On the other hand, fashion, food & beverage seem like they’re not winner-take-all, given a wide gamut of customer preferences on the demand-side and regional players on the supply-side. Thoughts?
D’Arcy: Marketplaces tend to have pretty strong network effects, which makes most of these categories winner-take-all, at least for the category that they exist in. I think fashion is probably a few sub-categories, in reality. And some of the marketplaces are more local, which can let more players emerge
Bryan: The operationally heavy marketplace companies that tend to have their cost divided by larger N count as they scale tend to have a winner-take-all approach, as it becomes harder to compete with them for upstarts. And as @D’Arcy said, network effects kicking in really lead to winner-takes-most dynamics.
Anne: There could be a generational thing here, too. As newer generations adopt tech and look for marketplaces to do X, there could be new entrants. For example, in the fashion resale category, eBay came first, then The RealReal, Poshmark, ThredUp, and now Curtsy is a Gen Z-first platform.
Jonathan: Good point @Anne! Younger folks shopping for collectibles, for example, may not want to go on eBay anymore and might opt for a new shopping experience
Sriram: +1 on the generational point. While not a classic marketplace, apps like Cameo or even TikTok/Snap are marketplaces of human attention. They’re very much about a generational shift. I do think someone is going to make the “Safe for Work OnlyFans” work and will be a generational company when it does.
D’Arcy: To @Anne’s point, the generational angle might be why we see categories like fashion have multiple players, whereas grocery delivery only has one.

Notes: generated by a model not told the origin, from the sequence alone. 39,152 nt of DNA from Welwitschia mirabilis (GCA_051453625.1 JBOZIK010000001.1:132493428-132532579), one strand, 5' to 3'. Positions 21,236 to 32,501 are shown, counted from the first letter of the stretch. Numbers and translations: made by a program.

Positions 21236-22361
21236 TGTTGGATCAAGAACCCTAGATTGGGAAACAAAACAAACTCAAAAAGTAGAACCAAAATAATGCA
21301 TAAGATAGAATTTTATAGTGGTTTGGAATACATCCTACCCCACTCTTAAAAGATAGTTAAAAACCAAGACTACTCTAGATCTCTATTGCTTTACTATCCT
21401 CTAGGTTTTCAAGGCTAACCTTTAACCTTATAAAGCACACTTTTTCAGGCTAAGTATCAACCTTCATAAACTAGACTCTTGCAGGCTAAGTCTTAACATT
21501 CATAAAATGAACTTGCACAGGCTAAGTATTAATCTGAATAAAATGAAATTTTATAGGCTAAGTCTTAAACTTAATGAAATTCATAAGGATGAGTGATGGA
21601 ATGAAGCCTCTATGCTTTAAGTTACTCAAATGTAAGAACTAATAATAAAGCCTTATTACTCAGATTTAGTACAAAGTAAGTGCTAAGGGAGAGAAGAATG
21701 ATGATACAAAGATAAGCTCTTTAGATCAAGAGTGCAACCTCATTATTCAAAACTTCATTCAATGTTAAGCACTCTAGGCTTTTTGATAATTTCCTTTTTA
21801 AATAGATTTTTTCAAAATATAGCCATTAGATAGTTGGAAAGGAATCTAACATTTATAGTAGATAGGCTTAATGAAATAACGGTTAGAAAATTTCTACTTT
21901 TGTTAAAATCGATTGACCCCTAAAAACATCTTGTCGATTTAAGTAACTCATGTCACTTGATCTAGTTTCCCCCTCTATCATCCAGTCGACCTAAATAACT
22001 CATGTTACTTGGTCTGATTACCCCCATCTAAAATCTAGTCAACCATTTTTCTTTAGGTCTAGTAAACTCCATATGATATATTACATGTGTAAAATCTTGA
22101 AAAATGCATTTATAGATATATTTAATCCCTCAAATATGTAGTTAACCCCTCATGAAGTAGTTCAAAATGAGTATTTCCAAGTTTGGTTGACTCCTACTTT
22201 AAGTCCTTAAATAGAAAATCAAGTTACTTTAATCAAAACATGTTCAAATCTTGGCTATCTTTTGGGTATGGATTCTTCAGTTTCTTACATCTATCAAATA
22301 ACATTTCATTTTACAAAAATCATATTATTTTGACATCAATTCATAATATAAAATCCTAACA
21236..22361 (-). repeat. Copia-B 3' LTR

Jeff: Even us old people aren’t shopping for collectibles on eBay anymore!
Anne: Instant gratification has been exacerbated by the on-demand era and Amazon Prime.
Jonathan: Is the right play for a new marketplace startup to try to build a beachhead on a completely new vertical, then?
Jeff: It’s hard to find many completely new verticals. NFTs are a recent example, but Whatnot is selling a lot of the same things eBay sells…
D’Arcy: Sneaker marketplaces doing verification and authentication is great example of another attack vector on eBay
Anne: I think niche verticals are a good wedge. Previously, if you were fully local and IRL you could only connect with very few other collectible buyers and may have had to drive 20 to 30 minutes to get to a local store to do it. Whatnot brings this to you online, which opens up a global pool of potential connections or people you can trade with.
D’Arcy: I think a new vertical (like Cameo) is great but rare. Usually, it feels like a new form factor or user experience that is tailored to that product or vertical that feels like the right beachhead
Bryan: Related to a new beachhead, I think if a new player has an ability to identify, redefine, and attract most of the supply-side, it can lead to an interesting dynamic, so long as the demand exists. So for Whatnot as an example, having a majority of the collectibles sellers on your platform makes it harder to compete with it.
Jeff: @Bryan, I’m a believer that sellers will go wherever the buyers are over time. Sometimes you need to aggregate supply to make it attractive to buyers, like OpenTable had to do in restaurants. But the reason OpenTable thrived over time is that so many buyers (i.e., diners) used it.